Site Bite: Measuring OEM coils for replacement at the Defense Finance & Accounting Service.
Go on site with Jack Kessler, as our intern extraordinaire heads to Limestone, Maine, to assist in measuring some mighty air handler coils.
As an intern, traveling out of state for a job to measure more than 25 coils can be an intimidating project. Fortunately, I’ve trained under our seasoned New York tri-state area Account Manager, James Filauro. The knowledge I’ve gained working side by side with James has provided the skill and confidence to complete this project with his supervision.
Today’s mission was to measure and duplicate aging coils housed inside large air handling units (AHUs) at the Defense Finance & Accounting Service (DFAS) in Maine.
The coils we were measuring were original OEM manufactured in 1991 with older designed cast iron headers. After 30 years of running, the headers were showing common signs of wear, including rust and corrosion. This made them susceptible to leaking which could have caused catastrophic coil failure and possible water damage. On a side note, these old-style steel headers have a reduced water flow, making the tubes vulnerable to clogging with sediment in the chilled water loop. So, in duplicating the coils, we would be changing the steel headers to higher grade copper headers.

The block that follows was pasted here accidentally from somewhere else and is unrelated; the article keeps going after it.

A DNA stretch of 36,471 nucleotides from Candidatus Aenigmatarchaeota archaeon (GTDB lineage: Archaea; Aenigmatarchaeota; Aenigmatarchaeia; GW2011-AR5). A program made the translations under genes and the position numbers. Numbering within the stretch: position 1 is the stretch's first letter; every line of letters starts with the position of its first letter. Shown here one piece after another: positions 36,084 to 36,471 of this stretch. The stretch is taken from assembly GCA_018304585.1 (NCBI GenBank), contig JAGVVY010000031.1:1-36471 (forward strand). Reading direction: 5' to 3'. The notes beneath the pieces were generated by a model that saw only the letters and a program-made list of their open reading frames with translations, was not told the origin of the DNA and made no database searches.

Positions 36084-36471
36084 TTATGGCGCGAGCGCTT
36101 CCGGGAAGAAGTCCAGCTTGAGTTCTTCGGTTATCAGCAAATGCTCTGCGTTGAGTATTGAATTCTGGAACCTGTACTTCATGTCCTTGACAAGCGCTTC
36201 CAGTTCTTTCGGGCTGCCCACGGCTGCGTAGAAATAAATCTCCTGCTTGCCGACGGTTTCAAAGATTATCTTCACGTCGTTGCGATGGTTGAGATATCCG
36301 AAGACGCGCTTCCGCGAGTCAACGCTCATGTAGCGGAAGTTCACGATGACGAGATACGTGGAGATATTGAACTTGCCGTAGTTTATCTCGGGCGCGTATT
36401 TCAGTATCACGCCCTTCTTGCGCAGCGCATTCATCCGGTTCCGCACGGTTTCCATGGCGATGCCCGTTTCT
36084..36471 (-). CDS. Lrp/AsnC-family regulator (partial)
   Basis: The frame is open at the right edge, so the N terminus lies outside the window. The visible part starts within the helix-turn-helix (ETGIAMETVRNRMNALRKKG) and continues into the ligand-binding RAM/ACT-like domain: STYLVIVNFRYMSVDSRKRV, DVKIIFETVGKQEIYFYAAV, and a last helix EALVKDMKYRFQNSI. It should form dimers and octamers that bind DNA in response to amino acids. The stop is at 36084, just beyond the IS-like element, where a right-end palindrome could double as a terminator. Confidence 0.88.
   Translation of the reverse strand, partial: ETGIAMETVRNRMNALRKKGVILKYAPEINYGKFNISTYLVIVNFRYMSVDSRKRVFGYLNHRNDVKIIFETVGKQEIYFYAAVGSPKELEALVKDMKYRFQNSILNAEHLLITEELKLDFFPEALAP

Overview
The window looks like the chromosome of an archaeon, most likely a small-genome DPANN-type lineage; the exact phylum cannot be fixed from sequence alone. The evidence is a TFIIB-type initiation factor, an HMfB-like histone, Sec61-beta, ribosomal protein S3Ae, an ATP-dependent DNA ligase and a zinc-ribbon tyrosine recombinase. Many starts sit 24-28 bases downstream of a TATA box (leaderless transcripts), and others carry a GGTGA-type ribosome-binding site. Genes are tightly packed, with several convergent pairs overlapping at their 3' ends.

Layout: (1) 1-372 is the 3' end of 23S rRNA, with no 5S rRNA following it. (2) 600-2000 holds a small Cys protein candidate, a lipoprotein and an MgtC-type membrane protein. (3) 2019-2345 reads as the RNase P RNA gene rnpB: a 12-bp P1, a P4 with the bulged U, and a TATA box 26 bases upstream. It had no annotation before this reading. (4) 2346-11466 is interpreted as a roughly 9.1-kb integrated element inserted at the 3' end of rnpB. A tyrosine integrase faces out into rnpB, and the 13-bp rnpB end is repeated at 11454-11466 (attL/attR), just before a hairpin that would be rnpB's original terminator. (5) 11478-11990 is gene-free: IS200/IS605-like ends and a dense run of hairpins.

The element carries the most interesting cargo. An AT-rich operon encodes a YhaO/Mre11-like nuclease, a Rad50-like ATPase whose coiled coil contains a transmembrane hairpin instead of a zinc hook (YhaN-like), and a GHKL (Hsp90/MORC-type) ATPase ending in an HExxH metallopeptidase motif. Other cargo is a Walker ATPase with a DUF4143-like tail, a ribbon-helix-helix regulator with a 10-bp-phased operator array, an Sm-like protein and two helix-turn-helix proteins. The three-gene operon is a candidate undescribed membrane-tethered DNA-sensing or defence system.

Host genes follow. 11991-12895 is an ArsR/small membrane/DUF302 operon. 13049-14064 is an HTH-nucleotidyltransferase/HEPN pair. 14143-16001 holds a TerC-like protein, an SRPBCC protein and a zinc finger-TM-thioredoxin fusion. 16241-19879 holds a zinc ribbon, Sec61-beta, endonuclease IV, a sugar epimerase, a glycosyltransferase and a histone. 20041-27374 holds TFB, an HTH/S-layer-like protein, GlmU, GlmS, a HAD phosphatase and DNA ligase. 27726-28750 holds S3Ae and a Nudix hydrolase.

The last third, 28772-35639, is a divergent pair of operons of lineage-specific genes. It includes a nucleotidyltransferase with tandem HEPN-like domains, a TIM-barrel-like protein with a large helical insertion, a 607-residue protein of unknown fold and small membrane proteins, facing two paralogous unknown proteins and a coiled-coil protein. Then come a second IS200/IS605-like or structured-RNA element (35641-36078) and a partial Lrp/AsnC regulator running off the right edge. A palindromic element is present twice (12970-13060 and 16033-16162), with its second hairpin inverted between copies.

If you’re familiar with copper headers, you know they offer unmatched efficiency and durability. Particularly in a chilled water system, they are less likely to have severe corrosion over time, compared to steel. Should a problem occur down the road, copper headers are easier to fix with the use of a brazing rod. Old steel headers are extremely difficult to repair effectively, if not impossible. Another benefit of copper is it helps prevent buildup of mold and mildew on the headers which can cause odors and negatively affect the building’s air quality.
While measuring the coils, I utilized best practices including but not limited to header-to-header center dimensions, connection center-to-center dimensions and diligently marking all coil measurements in the workbook. After the first few AHUs, I noticed a pattern with coil fin heights and lengths which allowed me to match all duplicate coils for different AHUs. This was a great help so that we did not have to fully measure coils that were duplicates and I only had to confirm the dimensions matched.
After measuring 25+ coils, I was comfortable to pack up the tool bag, head back to the office for the final coil design and complete the detailed CAD drawings. Getting to this level with my confidence has not been quick or easy. I’ve spent months watching, learning and developing my skill set. It was a proud moment in my career to be able to have the opportunity to accomplish a site visit of this magnitude.
Written by: Jack Kessler
Intern, Nationwide Coils